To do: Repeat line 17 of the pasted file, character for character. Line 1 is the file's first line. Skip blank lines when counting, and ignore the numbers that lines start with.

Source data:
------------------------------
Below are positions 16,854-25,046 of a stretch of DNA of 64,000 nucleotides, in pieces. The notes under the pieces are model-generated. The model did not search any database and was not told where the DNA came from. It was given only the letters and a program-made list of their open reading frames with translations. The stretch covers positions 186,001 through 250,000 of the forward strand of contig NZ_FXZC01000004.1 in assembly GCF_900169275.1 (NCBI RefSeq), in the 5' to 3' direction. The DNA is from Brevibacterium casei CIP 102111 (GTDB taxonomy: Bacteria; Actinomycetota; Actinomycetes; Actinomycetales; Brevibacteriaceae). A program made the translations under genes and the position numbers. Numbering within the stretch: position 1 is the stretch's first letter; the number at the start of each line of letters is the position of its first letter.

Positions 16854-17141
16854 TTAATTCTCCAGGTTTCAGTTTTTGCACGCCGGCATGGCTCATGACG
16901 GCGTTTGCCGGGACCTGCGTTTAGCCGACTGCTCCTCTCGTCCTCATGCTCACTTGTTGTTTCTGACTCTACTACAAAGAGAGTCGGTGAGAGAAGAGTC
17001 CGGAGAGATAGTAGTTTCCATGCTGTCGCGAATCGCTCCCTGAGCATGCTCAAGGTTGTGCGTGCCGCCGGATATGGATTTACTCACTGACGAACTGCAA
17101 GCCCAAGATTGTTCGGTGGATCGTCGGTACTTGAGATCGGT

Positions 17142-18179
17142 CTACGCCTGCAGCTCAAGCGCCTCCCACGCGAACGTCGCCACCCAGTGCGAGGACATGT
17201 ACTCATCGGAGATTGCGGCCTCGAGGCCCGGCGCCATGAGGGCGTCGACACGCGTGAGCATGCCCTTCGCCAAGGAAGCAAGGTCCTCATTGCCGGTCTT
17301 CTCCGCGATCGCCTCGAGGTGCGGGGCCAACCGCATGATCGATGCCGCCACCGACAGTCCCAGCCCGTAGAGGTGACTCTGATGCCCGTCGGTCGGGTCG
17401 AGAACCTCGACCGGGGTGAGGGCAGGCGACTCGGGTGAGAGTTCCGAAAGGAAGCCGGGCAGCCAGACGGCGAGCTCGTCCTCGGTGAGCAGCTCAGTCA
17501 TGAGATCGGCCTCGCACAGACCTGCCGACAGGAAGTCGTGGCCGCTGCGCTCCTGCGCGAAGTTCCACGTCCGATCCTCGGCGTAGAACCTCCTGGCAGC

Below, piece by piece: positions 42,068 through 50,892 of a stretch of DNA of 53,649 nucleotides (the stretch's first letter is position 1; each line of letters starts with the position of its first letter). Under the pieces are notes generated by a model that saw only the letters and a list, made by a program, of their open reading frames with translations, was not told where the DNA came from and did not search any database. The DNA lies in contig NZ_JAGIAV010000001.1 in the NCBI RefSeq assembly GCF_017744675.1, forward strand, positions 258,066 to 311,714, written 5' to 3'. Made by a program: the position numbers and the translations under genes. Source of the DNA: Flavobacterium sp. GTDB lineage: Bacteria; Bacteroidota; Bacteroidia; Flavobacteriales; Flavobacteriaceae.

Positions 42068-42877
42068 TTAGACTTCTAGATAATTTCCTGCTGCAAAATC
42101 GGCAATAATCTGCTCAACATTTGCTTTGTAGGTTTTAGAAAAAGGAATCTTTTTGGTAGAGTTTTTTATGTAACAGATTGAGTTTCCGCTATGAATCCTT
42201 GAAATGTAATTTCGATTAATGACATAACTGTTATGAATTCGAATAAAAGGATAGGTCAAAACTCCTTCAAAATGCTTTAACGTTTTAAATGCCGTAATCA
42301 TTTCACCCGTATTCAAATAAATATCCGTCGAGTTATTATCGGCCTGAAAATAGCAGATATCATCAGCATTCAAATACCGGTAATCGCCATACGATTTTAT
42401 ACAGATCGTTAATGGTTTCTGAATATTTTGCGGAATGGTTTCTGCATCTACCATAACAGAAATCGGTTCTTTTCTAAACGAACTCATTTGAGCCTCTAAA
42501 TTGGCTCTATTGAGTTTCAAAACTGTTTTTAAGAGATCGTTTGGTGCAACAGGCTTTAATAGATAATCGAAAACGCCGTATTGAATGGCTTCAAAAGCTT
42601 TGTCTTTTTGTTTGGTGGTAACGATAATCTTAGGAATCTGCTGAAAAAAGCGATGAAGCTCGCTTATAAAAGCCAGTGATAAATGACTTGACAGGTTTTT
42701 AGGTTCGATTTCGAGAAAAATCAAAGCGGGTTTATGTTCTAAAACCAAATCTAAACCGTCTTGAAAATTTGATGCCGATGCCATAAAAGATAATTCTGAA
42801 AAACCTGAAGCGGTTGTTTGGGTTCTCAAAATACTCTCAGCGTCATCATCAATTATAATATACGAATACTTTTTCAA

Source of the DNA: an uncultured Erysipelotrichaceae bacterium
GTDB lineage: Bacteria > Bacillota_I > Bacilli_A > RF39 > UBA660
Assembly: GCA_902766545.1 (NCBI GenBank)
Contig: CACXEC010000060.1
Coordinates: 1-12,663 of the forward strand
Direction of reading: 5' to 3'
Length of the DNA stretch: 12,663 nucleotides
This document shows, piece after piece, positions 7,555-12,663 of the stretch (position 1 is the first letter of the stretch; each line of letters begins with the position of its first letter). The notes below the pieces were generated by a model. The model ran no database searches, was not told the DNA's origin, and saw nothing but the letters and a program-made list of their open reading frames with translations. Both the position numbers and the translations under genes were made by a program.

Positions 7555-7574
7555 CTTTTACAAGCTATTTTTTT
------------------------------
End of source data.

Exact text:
42201 GAAATGTAATTTCGATTAATGACATAACTGTTATGAATTCGAATAAAAGGATAGGTCAAAACTCCTTCAAAATGCTTTAACGTTTTAAATGCCGTAATCA